Only God Forgives [movie review]

"I wanted to make a movie about a man fighting god"

Only God Forgives-20130529-55

Can we ignore the name of my site for a moment? I really want to do a movie review, so you’re just going to have to deal with it.

My first movie, Only God Forgives directed by Nicolas Winding Refn, starring Ryan Gosling and Kristin Scott Thomas.

You’ve heard of this right? Well of course not. It’s by that same guy that directed Drive…you know…that other Gosling film that was way better than you expected.

[I’ll keep spoilers to a minimum in this first portion, for all three of you who have plans of watching this movie. I’ll go more in-depth later]

Only God Forgives is about a Julian (Gosling), an American who runs a Thai-boxing club as a front for his drug operation. Forced by his seemingly Oedipal mother (Scott-Thomas) to avenge the death of this brother, he must go to war with not only himself, but the Angel of Vengeance  (who is a bad-ass, plain-clothed policeman who wields a saber that he carries in his trousers).

I know that sounds like the synopsis of a great action movie, but expect the unexpected here. If you’re familiar with Refn’s style, Drive specifically, then you know this movie will be anything but ordinary. At first glance, the characters may seem lifeless and dull. There is very little dialogue from Gosling, making his character (yes, the lead) seem pointless. Once again, this is just Refn’s style. Julian, just like The Driver, doesn’t speak much because emotional context is being pushed forward here. Instead of hearing what the character is feeling and thinking, it is expressed through facial expressions (or lack thereof from Gosling). Refn also uses contrasting extremities of color to convey emotions. When Julian is angry, you see red. Before Billy, his brother,  left “to met the Devil” and his death, his body was submerged in shadows with only his eyes exposed. Being that this movie is delivered on a very cold medium, you have to pay attention to every detail. Refn uses surrealism throughout the movie with Julian’s cut-scene hallucinations. Being that this film is set up in a cold medium with several scenes of complete silence, the build up to the action is grand. Cliff Martinez is once again enlisted to do the scoring for this film and it is brilliant. Before the action builds you hear all of the familiar percussion and sounds of a traditional kung-fu film.

Aesthetically, Refn knocked this film out of the park. The locations are beautiful, the lighting brings out the emotion of the scenes, and it sounds amazing in every aspect.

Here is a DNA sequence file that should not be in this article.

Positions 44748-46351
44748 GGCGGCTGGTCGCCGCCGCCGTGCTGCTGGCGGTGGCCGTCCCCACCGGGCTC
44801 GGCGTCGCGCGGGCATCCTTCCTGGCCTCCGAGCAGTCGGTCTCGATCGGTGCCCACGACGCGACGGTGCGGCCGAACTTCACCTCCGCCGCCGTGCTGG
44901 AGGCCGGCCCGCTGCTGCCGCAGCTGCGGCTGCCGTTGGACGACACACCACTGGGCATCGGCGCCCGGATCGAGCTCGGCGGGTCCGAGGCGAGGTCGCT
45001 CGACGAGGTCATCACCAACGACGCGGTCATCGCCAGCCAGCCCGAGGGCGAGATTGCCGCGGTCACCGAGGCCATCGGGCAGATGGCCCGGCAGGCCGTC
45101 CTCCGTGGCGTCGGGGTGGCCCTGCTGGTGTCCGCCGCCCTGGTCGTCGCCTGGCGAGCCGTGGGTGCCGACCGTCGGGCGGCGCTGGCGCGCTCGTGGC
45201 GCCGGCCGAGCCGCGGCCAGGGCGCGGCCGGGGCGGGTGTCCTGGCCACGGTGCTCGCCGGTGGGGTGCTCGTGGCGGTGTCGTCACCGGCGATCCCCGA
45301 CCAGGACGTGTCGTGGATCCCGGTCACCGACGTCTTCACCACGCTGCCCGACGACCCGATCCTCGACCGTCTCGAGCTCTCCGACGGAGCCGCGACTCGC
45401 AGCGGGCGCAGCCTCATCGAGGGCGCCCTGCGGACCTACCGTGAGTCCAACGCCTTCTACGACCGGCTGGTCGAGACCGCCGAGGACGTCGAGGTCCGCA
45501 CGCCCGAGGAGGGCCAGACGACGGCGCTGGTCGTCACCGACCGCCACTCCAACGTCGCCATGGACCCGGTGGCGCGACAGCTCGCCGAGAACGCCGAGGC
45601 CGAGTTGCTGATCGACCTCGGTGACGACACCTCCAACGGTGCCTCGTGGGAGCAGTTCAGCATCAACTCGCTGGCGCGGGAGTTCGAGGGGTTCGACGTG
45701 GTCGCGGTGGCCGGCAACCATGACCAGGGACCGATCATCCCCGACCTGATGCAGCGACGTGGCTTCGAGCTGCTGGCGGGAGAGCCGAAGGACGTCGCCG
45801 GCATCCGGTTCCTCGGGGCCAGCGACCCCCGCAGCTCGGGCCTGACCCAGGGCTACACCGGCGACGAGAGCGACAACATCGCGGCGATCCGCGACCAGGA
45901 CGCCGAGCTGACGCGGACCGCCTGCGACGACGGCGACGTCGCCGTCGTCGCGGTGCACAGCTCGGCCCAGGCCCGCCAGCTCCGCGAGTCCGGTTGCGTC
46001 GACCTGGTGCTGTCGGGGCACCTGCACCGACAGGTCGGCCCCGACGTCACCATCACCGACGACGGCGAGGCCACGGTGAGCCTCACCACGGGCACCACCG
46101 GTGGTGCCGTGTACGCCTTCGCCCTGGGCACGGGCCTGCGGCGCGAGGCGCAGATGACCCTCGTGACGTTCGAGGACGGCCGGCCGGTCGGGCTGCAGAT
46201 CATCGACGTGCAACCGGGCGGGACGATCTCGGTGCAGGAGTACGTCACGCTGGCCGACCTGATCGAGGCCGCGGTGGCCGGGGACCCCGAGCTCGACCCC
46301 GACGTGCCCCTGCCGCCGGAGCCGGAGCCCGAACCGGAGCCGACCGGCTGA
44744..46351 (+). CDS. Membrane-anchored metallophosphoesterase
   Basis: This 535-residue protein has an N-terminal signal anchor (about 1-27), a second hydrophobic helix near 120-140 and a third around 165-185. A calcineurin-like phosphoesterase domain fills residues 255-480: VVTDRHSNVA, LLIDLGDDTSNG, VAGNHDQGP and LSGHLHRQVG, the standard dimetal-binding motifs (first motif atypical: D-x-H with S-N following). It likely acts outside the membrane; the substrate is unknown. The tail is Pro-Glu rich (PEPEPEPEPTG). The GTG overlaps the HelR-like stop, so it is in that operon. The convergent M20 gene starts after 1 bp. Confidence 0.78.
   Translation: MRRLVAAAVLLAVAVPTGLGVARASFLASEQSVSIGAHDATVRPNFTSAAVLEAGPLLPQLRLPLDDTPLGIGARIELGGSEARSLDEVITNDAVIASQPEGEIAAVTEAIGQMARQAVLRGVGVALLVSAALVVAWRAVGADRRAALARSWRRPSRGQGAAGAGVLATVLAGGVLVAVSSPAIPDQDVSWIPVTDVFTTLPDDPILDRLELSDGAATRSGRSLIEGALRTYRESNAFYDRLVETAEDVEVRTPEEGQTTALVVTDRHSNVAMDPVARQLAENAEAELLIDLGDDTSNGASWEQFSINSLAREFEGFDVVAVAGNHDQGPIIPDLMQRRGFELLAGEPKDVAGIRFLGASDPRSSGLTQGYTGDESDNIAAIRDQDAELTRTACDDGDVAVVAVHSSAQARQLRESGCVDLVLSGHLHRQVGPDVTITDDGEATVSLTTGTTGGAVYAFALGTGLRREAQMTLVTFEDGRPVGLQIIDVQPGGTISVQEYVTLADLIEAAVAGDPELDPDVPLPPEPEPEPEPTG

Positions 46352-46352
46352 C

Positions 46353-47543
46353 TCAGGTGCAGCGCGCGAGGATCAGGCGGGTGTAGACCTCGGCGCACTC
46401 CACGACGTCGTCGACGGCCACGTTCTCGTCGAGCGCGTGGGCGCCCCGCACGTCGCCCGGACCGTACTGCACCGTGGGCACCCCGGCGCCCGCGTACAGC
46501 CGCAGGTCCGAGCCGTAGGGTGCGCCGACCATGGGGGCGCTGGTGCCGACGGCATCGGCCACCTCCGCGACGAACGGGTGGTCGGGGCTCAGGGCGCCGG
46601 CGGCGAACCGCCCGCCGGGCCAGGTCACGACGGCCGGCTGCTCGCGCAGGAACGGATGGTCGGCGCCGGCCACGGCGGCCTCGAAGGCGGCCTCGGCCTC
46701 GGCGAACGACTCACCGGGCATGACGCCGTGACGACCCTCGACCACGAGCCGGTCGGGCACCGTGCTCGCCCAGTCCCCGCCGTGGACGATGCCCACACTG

[You may want to stop reading here, we’re heading into spoiler zone]

As far as the film itself, it’s what I like to call a beautiful mess. If you’re expecting some revenge film where the cowboy rides off into the sunset, then you will hate this movie.

First off, the antagonist is really the protagonist. Julian, the supposed protagonist, is on the fence between the two. After fleeing America due to killing his own father, Julian is reluctant to kill again. Julian resists temptation to sin from the beginning of the movie. When his favorite prostitute arrives, he ties himself down and only watches. When Billy is found dead, Julian releases the killer.

But Julian resisting to fight would be boring right? Here comes mother hen. She’s the devil on Julian’s shoulder telling him to push aside his passive ways and seek vengeance.

Where I thought this movie was brilliant, is that it’s really not an action film at all. It’s a huge religious allegory masquerading as an action film. Whenever Julian has an urge, it is quickly followed by a hallucination of the Angel of Vengeance.


Since there’s little dialogue in this film, you have to rely on emotional context. What drew from this film’s message is that God is omnipresent. And if the title doesn’t make sense now, then it never will.

For instance, during Julian’s showdown with the Angel of Vengeance, there’s a frame that shows the statue of the fighter (above). This is the same statue that was shown behind Julian as he balled his fists. Julian lived a life of crime, the statue was his deity relic, and he eventually met his maker. Whenever the Angel of Vengeance kills someone, a scene at his favorite karaoke bar is followed. While he’s singing songs of unrequited love, the crowd is sitting still. To me, this is his rainbow. Yes, he has caused chaos, but due to his ethics and moral code, he feels this is what he must do.

This film still falls short on some parts. Refn really over-saturated this film with “high art” and of course violence. At times, both are useless. This movie only runs at 88 minutes also, so there are times when subliminal messages are flying at you at 100 MPH. It honestly took me three watches to even form an opinion. You’ll either love it or complete hate it, but I tend to fall in the middle. Refn made a beautiful epic that sometimes gets lost in itself, but there’s still a peculiar beauty to it. I think it’s brilliant but I wouldn’t recommend this film for your dinner-and-movie first date.

Final Grade: 3-5

Refn out-Refned himself.



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